What Does the Leadership Shuffle Mean for Ophthalmology?

[creativ_pullleft colour=”light-gray” colour_custom=”” text=”Episode 073″]

The combination of Pfizer and Allergan certainly creates some waves in ophthalmology. But did these choppy waters have anything to do with recent leadership changes in the sector?


Tom Salemi: Hi, everyone, welcome back to the OIS Podcast. This is Tom Salemi, your host. Thanks a lot for joining us today. A few weeks ago you may remember we visited with David Muller, the CEO or former CEO of Avedro, who has left the company at the end of 2015 to start his new venture, Allotex. You can look back a couple of weeks and get the full story from David on that one. David’s news was big, no doubt, because we’re accustomed to seeing him on the OIS stage telling Avedro’s story. But in the grand scheme of things, with some of the other leadership changes we’ve seen announced in 2016, it certainly was on the smaller side. Tom Frinzi, of course, made big news during the week of JP Morgan when Abbott Medical Optics announced he would take over and lead that division. The news surprised many, not because Frinzi isn’t qualified, but because he’s seen a sort of a small company guy, the type of leader who wants to climb under the hood of a WaveTec and rip it out, and replace the engine. And AMO simply isn’t that type of company. Back at OIS@AAO, we honored Tom Frinzi and Dan Durrie for their work with WaveTec. You can watch the presentation. The video is attached actually to the email that also sent you this broadcast. Or go to OIS.net and you can find it there. And Frinzi at that presentation, where he was being interviewed by Dick Lindstrom, was asked specifically what was next.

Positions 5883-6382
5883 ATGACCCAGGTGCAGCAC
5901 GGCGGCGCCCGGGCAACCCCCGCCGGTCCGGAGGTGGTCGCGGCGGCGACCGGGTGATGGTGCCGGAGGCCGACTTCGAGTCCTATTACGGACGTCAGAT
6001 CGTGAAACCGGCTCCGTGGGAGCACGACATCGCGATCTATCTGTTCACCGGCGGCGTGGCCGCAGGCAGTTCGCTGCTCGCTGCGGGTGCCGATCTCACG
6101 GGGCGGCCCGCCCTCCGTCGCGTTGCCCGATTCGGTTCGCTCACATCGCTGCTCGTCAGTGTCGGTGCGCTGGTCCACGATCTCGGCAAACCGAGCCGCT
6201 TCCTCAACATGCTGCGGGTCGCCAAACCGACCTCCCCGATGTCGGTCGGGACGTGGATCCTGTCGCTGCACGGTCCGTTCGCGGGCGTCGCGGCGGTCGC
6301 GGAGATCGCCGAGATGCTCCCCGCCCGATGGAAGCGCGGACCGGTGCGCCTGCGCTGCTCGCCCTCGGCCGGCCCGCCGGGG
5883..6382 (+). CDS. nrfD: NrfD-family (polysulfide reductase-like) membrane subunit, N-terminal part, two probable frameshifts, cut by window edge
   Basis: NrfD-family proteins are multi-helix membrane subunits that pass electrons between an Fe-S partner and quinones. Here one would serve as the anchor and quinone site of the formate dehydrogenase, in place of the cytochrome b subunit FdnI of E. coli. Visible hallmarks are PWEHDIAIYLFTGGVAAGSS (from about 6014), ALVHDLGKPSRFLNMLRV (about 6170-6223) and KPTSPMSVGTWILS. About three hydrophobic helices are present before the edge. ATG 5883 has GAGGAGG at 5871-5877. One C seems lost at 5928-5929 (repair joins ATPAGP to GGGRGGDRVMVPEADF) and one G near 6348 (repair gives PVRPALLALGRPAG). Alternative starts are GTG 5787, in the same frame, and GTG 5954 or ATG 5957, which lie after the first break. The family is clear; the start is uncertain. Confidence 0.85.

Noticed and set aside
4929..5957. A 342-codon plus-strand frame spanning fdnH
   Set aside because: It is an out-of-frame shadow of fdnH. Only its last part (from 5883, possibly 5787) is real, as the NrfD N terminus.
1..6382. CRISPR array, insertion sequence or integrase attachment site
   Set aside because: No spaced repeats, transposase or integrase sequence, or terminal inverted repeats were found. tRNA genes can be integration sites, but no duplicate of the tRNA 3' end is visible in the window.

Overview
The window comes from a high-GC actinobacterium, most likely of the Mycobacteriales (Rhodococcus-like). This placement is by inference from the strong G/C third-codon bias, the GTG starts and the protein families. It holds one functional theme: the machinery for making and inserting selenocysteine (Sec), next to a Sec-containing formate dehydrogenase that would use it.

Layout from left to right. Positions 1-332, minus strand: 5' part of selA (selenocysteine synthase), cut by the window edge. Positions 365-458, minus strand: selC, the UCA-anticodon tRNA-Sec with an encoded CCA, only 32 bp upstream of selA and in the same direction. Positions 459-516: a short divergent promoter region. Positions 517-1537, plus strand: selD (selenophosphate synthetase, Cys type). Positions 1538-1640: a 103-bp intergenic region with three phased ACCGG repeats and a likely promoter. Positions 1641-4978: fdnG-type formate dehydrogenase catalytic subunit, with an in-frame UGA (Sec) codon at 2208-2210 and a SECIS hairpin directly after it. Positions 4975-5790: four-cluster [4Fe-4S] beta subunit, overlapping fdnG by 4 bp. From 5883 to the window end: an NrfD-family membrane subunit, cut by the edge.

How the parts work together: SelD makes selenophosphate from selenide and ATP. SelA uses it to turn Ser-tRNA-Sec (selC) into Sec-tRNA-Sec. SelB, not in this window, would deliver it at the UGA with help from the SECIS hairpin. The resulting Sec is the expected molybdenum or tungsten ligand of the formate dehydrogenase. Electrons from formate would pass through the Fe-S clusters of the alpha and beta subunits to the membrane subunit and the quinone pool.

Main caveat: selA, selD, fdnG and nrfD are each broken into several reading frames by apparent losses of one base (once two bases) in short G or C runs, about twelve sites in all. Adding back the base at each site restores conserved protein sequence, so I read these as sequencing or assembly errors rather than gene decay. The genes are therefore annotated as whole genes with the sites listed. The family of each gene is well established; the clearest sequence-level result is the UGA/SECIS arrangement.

Dick Lindstrom: What’s next? What is next, Tom? What’s next?

Tom Frinzi: I’ve been doing nothing for six months, and I think she’s ready to get me out of the house. So I’m starting to get the itch, so anybody that’s got a great idea out there, I’m all ears.